Curious about extraterrestrial life? Our LeipGlo columnist Dr. Harald Köpping Athanasopoulos will address this and other burning space related questions this Wednesday, 12 April, when he speaks at the Club International’s English Lounge. Unlike me, who has just seen her fair share of sci-fi, he could actually have some real answers.
While pursuing his Political Science PhD at the University of Liverpool, Harald joined the ESSCA space policy research group and wrote chapters as part of two edited volumes on European space policy. He is currently co-editing a special issue of the peer reviewed journal Space Policy on the popularization of space.
According to him, we are the first generation who may have the means to find out if there is life out there in space.
During his talk, he will present the newest methods used in the international search for extraterrestrial life. The discovery of “aliens” may only be a few years away.
I caught up with him to ask a few questions in advance.
mwd: When did your interest in space begin?
HKA: I don’t remember a specific moment, but growing up in the countryside, I always had a pretty good view of the stars and I was raised with an awareness of the night sky. I got my first book about Mars before I was old enough to remember, and my parents bought me a telescope when I was around 10.
What captured my interest most was that there might be life elsewhere in the universe. I suppose films like E.T., but also conversations with my dad fostered that interest.
Would you go to space if you could?
Beam me up, Scotty! No, seriously, I’d be way too scared. Once they’ve built a space elevator I might consider it, but I get really bad motion sickness, so I’m afraid that zero-g is not something I’d enjoy. I once thought about applying to move to Mars with Mars One, but I could never leave my family behind.
Do you think space tourism will happen in your lifetime?
Yes, I think so. Virgin Galactic is offering suborbital flights for $100,000 and lots of people have already bought their tickets, including Leonardo DiCaprio. They have had to push their launch date to the end of the decade because they had an accident, but they are very ambitious and I’m positive they’re going to make it.
SpaceX wants to shoot people around the Moon and back before the 2020s. Elon Musk may sound overly ambitious, but so far, he’s delivered on all his promises.
What do you think is really in Area 51?
There is some evidence to suggest that it’s the headquarters of the Grey aliens, which would also explain the disappearance of the Navajo Indians and 9/11. Honestly though, the X-Files was my favourite series as a kid and I watched each episode multiple times – but I don’t believe in UFOs. In space, the distances are just too great to permit for interstellar travel. The point that I want to bring across in my talk is that if we do find life, it is likely to be microbial.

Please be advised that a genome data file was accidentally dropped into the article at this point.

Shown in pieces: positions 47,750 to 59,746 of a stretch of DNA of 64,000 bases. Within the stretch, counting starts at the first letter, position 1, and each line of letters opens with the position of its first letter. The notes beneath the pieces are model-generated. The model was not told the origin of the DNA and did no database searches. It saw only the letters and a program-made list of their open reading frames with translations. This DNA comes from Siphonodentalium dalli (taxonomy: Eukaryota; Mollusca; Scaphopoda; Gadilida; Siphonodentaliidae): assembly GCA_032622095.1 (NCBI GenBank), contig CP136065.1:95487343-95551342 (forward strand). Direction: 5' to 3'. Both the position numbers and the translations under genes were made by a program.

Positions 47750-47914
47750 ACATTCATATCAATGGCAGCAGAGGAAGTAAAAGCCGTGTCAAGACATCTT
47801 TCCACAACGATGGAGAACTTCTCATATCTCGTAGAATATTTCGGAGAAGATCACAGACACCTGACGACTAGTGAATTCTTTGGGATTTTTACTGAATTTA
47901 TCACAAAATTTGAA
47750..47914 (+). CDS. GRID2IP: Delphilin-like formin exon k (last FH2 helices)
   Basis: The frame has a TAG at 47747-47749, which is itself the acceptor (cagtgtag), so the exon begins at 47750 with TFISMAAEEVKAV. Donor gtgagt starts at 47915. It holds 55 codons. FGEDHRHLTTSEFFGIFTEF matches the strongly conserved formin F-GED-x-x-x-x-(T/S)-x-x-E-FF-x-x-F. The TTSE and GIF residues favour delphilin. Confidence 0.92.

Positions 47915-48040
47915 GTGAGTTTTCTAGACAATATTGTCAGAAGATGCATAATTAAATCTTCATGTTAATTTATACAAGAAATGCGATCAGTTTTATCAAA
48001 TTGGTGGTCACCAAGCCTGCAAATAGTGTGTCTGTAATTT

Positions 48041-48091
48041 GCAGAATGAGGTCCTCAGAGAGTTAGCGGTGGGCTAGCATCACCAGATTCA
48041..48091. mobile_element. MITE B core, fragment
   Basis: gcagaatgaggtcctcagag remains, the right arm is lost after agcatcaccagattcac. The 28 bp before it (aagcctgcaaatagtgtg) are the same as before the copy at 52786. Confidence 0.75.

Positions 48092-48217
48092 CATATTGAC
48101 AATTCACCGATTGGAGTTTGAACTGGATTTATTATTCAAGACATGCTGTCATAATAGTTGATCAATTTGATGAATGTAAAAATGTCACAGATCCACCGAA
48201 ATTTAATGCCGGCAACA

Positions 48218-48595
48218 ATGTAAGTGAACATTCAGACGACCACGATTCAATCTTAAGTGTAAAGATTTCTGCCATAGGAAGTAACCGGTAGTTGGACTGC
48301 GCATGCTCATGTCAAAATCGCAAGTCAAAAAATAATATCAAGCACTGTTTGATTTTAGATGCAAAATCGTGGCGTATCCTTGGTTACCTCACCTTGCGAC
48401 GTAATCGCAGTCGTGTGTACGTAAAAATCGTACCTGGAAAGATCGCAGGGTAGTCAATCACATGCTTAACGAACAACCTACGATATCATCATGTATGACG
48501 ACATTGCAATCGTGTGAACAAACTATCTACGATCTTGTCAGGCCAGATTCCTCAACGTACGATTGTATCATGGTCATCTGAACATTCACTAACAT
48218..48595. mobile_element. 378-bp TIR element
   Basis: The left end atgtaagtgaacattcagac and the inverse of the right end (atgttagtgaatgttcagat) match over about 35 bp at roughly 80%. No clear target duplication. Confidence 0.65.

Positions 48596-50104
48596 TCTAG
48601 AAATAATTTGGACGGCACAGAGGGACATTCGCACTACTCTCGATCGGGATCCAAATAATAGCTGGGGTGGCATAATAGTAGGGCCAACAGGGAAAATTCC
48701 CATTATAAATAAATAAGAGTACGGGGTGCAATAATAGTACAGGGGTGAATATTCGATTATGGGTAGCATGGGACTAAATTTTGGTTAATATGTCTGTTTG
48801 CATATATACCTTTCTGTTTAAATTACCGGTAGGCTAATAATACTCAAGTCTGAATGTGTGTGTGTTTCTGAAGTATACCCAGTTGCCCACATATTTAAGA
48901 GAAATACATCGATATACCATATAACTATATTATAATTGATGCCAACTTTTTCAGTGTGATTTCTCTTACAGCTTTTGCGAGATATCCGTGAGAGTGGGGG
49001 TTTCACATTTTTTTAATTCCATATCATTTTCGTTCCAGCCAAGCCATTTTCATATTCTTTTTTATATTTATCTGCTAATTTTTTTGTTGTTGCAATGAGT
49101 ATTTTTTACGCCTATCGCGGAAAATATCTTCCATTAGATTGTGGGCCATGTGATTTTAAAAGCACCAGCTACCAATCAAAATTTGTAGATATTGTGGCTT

What’s your favourite space movie and why?
I’ve mentioned E.T. already – that film really played a huge role in igniting the public imagination (although it gave me nightmares for years as a child).
But my personal favourite is Contact with Jodie Foster. It has a great story with an awesome protagonist, it contains a strong message about the value of science, and it really depicts how unlike us alien intelligence is likely to be. The recent film Arrival was also fantastic, although I think it doesn’t really count as a space movie.
Some say the space program is really about war. What do you think?
Rockets were initially developed by the Nazis as an attempt to attack the continental US. When the War ended, the Americans and Soviet stole the Nazi plans and used them for their space programs, saving them years of work. There certainly is a military aspect to space programs and it would be silly to deny that. If you can shoot a rocket into space, you can also shoot it at your enemy, and if you have a satellite that monitors the environment, you can also use it for espionage.
However, if you look at our world today, space is one of the few policy areas that really transcends traditional alliances. Euro-Russian cooperation in space is working marvellously, and Americans continue relying on Russia for all human spaceflight activities. The ISS is an amazing example of international cooperation. I’d like to think that space exploration brings out the best in humanity, although the technologies required for it can also be used for harm.
Club International presents
Are we alone in the universe?
Dr. Harald Köpping Athanasopoulos
Wed 12 April
Doors open 6.30 pm
Talk starts 7.00 pm